And the first of these is that wisdom, wisdom comes from faithfulness. Wisdom comes from faithfulness. As I said, news moves quickly today. So does information. Everybody wants it. Everybody grabs it. Those who have it, have power, those who do not have the information do not. Those that have access to the means of that information have power, those who do not have access, do not, and yet for all the information that we have, the one thing I feel at times that we lack is wisdom and wisdom is what do we do with the information that we have been given. How do we use it for good? How do we propagate it for the sake of others? That is one of the great questions of our time. And the fact is that wisdom, biblically speaking, is not something that we acquire, it is something we receive. It is given to us by the spirit of God.

And so for the writer of Isaiah, he is saying the new king, the new ruler will have to have this wisdom, will have to be imbued by the spirit of God, for David had this wisdom even as a young boy, look how he dealt with Goliath. Jesus had this wisdom, look how he went into the temple and mesmerized the religious leaders with his knowledge of scripture and understanding. You see, wisdom comes from God. Wisdom comes from the spirit.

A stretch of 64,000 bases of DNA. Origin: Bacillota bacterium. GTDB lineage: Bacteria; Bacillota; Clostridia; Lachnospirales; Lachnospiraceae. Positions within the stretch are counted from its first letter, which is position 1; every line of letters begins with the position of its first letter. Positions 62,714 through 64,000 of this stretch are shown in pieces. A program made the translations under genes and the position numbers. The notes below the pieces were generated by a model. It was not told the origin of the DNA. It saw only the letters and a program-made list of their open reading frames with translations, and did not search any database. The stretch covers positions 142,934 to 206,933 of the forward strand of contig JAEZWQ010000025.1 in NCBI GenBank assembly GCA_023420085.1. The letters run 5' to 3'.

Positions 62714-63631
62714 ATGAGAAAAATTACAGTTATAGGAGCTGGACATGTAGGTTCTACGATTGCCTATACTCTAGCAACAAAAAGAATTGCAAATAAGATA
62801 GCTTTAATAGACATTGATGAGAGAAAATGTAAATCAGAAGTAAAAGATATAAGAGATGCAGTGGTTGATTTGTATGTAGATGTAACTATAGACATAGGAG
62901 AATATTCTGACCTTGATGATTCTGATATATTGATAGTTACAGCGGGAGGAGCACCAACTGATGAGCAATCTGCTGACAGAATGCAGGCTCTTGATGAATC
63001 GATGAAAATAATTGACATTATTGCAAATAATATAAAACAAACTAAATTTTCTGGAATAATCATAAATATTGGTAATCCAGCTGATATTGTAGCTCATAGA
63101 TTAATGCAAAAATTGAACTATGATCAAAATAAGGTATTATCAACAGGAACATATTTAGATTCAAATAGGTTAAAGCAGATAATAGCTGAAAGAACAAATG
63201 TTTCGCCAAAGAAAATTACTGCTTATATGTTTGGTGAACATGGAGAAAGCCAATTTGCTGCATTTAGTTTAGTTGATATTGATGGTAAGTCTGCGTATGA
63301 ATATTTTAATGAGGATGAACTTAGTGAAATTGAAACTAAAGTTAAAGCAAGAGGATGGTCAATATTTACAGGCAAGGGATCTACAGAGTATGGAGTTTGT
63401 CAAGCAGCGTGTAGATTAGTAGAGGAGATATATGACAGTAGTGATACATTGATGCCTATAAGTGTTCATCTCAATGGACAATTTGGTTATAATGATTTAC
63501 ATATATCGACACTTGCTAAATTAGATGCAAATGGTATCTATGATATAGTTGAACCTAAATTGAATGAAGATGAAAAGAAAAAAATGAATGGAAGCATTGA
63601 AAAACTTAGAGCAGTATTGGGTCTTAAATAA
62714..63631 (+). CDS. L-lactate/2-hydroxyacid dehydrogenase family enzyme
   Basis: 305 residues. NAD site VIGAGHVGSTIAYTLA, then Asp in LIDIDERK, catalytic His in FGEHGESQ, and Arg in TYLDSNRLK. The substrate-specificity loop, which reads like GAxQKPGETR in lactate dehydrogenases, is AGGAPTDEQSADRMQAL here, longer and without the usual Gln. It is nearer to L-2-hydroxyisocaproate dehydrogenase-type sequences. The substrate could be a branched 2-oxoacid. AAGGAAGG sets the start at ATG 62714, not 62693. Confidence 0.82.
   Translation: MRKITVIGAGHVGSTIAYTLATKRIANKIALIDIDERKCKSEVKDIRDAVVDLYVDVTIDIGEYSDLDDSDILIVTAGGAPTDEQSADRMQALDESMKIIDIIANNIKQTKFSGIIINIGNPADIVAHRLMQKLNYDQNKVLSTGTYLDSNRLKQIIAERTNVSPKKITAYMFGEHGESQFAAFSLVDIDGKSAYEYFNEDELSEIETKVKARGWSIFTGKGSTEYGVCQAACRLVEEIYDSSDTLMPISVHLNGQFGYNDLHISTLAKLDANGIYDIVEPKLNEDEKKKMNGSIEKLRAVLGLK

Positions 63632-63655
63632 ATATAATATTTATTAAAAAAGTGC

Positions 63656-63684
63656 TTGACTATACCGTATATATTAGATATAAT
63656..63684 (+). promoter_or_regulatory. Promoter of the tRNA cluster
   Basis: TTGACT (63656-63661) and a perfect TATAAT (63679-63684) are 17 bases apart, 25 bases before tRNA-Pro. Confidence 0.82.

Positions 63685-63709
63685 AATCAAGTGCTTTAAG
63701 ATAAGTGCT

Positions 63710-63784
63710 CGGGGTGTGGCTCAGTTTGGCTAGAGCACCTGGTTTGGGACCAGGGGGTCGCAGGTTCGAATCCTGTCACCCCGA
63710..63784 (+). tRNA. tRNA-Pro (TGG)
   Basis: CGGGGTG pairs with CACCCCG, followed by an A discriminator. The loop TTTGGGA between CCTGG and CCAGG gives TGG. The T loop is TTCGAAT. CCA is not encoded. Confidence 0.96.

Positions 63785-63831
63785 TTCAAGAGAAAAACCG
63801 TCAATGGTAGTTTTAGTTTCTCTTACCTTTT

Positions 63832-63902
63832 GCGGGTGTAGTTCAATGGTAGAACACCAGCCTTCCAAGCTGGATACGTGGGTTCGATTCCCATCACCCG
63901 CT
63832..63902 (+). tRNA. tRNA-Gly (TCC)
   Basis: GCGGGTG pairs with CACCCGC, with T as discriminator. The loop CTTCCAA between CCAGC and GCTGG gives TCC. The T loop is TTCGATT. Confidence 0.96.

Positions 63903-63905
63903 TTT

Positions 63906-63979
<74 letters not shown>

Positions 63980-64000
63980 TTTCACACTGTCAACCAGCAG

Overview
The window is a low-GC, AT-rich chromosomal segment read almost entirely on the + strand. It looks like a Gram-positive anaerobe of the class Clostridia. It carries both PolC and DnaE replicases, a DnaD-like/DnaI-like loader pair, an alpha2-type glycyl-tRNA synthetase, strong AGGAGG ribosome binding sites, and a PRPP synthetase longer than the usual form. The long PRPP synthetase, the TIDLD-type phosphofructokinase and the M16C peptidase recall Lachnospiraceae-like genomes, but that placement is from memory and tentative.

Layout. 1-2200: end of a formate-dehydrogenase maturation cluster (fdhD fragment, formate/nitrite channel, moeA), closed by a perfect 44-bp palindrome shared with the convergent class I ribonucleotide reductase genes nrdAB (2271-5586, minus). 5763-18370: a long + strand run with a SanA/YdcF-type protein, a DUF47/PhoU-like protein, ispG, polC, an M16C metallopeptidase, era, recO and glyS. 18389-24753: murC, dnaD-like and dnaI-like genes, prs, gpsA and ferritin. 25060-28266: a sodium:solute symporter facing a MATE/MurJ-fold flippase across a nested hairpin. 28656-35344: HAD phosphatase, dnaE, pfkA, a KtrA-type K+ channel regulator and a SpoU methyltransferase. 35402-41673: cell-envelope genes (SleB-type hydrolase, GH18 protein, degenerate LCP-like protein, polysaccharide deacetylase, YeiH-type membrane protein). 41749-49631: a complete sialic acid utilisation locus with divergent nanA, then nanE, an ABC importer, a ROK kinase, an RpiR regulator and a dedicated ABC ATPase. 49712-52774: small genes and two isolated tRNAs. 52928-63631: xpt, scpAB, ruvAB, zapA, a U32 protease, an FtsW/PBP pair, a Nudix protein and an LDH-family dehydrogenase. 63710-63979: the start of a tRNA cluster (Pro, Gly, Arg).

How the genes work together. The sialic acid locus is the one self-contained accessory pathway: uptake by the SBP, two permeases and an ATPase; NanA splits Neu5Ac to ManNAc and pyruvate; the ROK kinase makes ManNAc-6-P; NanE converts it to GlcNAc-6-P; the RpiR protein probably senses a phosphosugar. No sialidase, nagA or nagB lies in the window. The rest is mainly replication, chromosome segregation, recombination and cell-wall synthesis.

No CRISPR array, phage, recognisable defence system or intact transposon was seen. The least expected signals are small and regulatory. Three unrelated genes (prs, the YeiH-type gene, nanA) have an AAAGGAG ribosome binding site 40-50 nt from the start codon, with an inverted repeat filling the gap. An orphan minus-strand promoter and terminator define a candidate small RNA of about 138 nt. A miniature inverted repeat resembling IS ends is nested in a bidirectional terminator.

Just recently I was told the story of a young boy called Gilbert, and Gilbert illustrates the story perfectly. Gilbert was a boy who belonged to the Cubs, the Cub Scouts, and after one session, the leader of the pack gave all the boys something to take home, a wooden box, a piece of paper and four wheels. And they were told to go home and to make something wonderful with this that they would then race a few days later.

So young Gilbert goes home with this box and the paper and the wheels and he sits down and he asks his father if he will help him make something from this. And his father says, "Oh, I'm too busy, I have work to do, I can't be bothered with you, Gilbert, why don't you just go ahead and do it on your own," and so for days, the box and the paper and the wheels just sat in a corner, nothing happened with them. Until finally, Gilbert's mother came up to him and said, "Gilbert, are you going to do anything with the box and the paper and the wheels?" And Gilbert said, "I don't know what to do, I need someone to help me."

And so she went and she got some plans and she sat down with Gilbert and over the next few days, the mother and the son worked together to create this little go-cart. And oh, Gilbert was so pleased with it. The wheels went fine, there was some proper steering, he was ecstatic with this. He even called it the Blue Lightning, the Blue Lightning.

And so on the day of the race, he came with Blue Lightning and he arrived and all the other boys were there but they were there with their fathers and all of them were beautifully painted and all of them had aerodynamic gadgets to them and all of them had very wonderful names and Gilbert looked at his poor Blue Lightning and he looked at all these other wonderful go-carts and he thought, "I don't stand a chance" and he looked devastated. All the other boys were there with their fathers. Even if they were from single homes, they were there with their uncles or their cousins, but Gilbert was just there on his own and his mother stood in the stands and Gilbert looked humiliated.